Gospel News · Sep-Dec 2013
alludes here - with the implication that we have each been given a specific work to do. In another parable, we are each given coins with which we are to trade and make some profit for the Lord; and those who do nothing with them shall not be in God's Kingdom (Mt. 25:25). The man didn't spend the money on himself; he carefully preserved / hid the coin (the same word is used later in the New Testament for holding / preserving the one Faith) and returned it to his Lord. And for this he was rejected. We were "created in Christ Jesus unto good works, which God before ordained that we should walk in them" (Eph. 2:10). Our "walk", our way of life, our `occupation' (the original Greek is elsewhere translated like that) is to be doing the works which God set us up to do. So here is good news for the unemployed- and for those who feel they have no meaningful occupation.
"Not in vain"
Our focus upon Paul's teaching about grace and faith can lead us to overlook the fact he also wrote much about the significance of work. God is in need of man - in a sense. He need not be, but He chooses to work through humans as the mechanism through which He operates. On one pole we have Divine sovereignty, His sovereign ability to be and do as He wishes in this world; on the other, we have human responsibility, the fact that if we don't pray for some things then they will not happen, if we don't do some things then they will not be done. We can play a part in others' salvation - when the Lord saw the faith of the friends, He forgave the sick man. And we can cause others to stumble and shut up the Kingdom to others by our legalism. We balk at this- because we struggle to grasp our own significance in God's ultimate purpose. Surely He can get someone else to do it? Who am I? Can I as one in seven billion people have any hand in the destiny of others on this planet? And shaken by the possibilities, the potential prospect before us, we stick our heads down and get on with our secular education, work and living- kidding ourselves that that is serving God, and we can do nothing else. But such an attitude to secular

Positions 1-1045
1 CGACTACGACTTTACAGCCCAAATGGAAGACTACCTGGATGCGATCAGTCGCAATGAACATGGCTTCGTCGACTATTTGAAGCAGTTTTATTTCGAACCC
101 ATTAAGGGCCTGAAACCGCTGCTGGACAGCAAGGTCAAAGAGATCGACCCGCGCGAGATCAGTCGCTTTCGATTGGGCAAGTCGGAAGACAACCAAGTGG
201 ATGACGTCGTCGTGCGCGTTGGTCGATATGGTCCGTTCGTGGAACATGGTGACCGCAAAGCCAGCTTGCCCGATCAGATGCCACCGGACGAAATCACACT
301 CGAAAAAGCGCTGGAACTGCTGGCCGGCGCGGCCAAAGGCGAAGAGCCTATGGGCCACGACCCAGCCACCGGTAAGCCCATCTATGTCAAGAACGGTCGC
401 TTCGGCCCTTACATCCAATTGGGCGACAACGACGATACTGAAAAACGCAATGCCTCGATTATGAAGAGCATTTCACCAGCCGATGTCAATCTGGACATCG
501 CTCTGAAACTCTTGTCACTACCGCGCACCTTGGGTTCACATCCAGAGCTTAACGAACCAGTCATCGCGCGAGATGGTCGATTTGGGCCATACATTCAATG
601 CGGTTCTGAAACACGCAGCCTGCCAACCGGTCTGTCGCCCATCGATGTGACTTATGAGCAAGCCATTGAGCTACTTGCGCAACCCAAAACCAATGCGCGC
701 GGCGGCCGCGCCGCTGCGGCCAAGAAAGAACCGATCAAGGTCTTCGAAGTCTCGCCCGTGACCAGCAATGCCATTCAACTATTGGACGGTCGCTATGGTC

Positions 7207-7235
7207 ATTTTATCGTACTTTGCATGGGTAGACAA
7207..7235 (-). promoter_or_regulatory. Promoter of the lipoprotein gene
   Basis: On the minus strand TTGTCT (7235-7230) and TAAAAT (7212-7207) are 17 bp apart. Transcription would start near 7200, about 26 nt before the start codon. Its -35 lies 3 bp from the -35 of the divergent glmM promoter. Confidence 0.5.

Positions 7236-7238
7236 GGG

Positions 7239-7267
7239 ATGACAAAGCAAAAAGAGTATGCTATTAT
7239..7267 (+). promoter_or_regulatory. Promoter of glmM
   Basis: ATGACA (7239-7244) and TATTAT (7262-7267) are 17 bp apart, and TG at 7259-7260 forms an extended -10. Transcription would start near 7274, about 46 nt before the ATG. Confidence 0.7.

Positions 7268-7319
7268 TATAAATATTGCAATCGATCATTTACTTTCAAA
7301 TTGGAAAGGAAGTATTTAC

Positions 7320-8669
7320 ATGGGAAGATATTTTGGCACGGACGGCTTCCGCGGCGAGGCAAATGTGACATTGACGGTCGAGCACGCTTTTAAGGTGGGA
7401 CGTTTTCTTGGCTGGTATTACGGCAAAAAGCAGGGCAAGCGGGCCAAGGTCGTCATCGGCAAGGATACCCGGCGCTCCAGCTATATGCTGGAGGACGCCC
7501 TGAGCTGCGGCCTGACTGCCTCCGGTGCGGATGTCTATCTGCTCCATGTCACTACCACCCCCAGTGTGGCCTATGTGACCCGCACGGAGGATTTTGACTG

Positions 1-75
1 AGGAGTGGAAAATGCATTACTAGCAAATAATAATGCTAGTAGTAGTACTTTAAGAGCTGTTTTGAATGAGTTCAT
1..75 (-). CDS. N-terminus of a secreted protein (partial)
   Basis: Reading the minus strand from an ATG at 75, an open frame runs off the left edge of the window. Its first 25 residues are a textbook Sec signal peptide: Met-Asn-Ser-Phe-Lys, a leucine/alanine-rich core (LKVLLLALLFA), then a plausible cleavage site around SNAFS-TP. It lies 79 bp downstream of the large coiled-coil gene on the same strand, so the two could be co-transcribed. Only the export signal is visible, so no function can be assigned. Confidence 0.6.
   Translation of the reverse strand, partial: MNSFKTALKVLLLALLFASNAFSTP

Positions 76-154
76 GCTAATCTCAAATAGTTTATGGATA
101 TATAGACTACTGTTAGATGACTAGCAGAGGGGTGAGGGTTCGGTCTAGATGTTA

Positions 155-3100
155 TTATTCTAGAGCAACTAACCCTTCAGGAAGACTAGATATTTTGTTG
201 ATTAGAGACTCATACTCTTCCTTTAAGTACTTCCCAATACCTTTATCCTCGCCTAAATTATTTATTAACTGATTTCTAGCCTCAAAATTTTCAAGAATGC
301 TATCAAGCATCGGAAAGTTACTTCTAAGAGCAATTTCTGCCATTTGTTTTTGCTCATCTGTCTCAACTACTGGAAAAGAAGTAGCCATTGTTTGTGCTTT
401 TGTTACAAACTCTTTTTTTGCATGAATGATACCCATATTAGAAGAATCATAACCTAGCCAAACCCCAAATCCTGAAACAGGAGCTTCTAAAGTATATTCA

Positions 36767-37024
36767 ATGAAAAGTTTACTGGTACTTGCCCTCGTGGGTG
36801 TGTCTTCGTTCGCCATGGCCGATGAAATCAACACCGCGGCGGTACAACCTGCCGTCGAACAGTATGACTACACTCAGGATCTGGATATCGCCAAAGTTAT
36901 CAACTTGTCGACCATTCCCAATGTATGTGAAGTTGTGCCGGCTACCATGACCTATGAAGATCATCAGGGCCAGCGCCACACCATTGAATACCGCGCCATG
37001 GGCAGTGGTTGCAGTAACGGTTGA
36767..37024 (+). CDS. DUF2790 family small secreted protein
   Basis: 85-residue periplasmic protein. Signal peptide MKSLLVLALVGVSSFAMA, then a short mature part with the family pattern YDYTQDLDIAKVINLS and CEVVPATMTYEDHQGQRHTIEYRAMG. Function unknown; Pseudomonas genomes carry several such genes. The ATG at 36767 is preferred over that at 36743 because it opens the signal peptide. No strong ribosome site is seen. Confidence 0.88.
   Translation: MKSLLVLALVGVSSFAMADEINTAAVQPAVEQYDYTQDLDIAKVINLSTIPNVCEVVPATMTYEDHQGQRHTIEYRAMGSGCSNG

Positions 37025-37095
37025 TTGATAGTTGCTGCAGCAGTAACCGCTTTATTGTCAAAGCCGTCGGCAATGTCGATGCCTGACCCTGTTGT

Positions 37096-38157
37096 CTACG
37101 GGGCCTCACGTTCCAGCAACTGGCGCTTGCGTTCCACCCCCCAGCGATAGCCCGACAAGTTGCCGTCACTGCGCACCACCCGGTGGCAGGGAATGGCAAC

work is actually glorifying the curse given in Eden. It is all in vain, as Ecclesiastes laments, and ends in the dust of death. But the good news is in 1 Cor. 15:58: Our labour, our toil, our weariness (so the Greek also means) is not in vain in the Lord. Only in Him does life and its labour become meaningful. Here ends man's search for meaning, and all the depression and dysfunction that goes with sensing the insignificance of our lives and the inability to attach ultimate meaning to the stream of events that comprise human history. As believers, our decisions are meaningful and affect the course of history for others. God in that sense is open to many possible futures, even though they shall all come to term in the establishment of His Kingdom on earth. As members of His people, doing His will, the labour of our lives is not in vain, seeing it is done "in the Lord". Paul seems to be alluding to the spirit of Ecclesiastes, which laments that all achievement and labour "under the sun", not "in the Lord", is so tragically vain; there is no sense of final achievement, and this nagging fear about the ultimate validity of life's work must plague all who live outside the sphere of God (Ecc. 1:9-11; 2:18-23).
Paul speaks of being fellow-labourers with God and Jesus (Phil. 2:12), of labouring to bring forth fruit, of how he has worked more abundantly than any in response to his receipt of God's grace (1 Cor. 15:10). He felt his whole life was working to an end, and therefore he rarely expresses regret for anything after his baptism. That's a wonderful way to live life. Only true Christianity enables it. Life outside of Christ is `unfruitful' (Rom. 6:21; Eph. 5:11), and Paul's concern is with being fruitful for God. He shares his concern that he will not labour "in vain" (Gal. 2:2; 4:11; 1 Thess. 3:5), that those who leave the faith will have laboured "in vain" (1 Cor. 15:2; 2 Cor. 6:1; Gal. 3:4), asks for prayers for the success of his work (Eph. 6:19; Col. 4:3; 1 Thess. 5:25; 2 Thess. 3:1), and sounds relieved to write that his visit to Thessalonica was "no failure" (1 Thess. 2:1 Moffatt). His aim was to be able to say at the day of judgment that he had not laboured in vain (Phil. 2:16). All these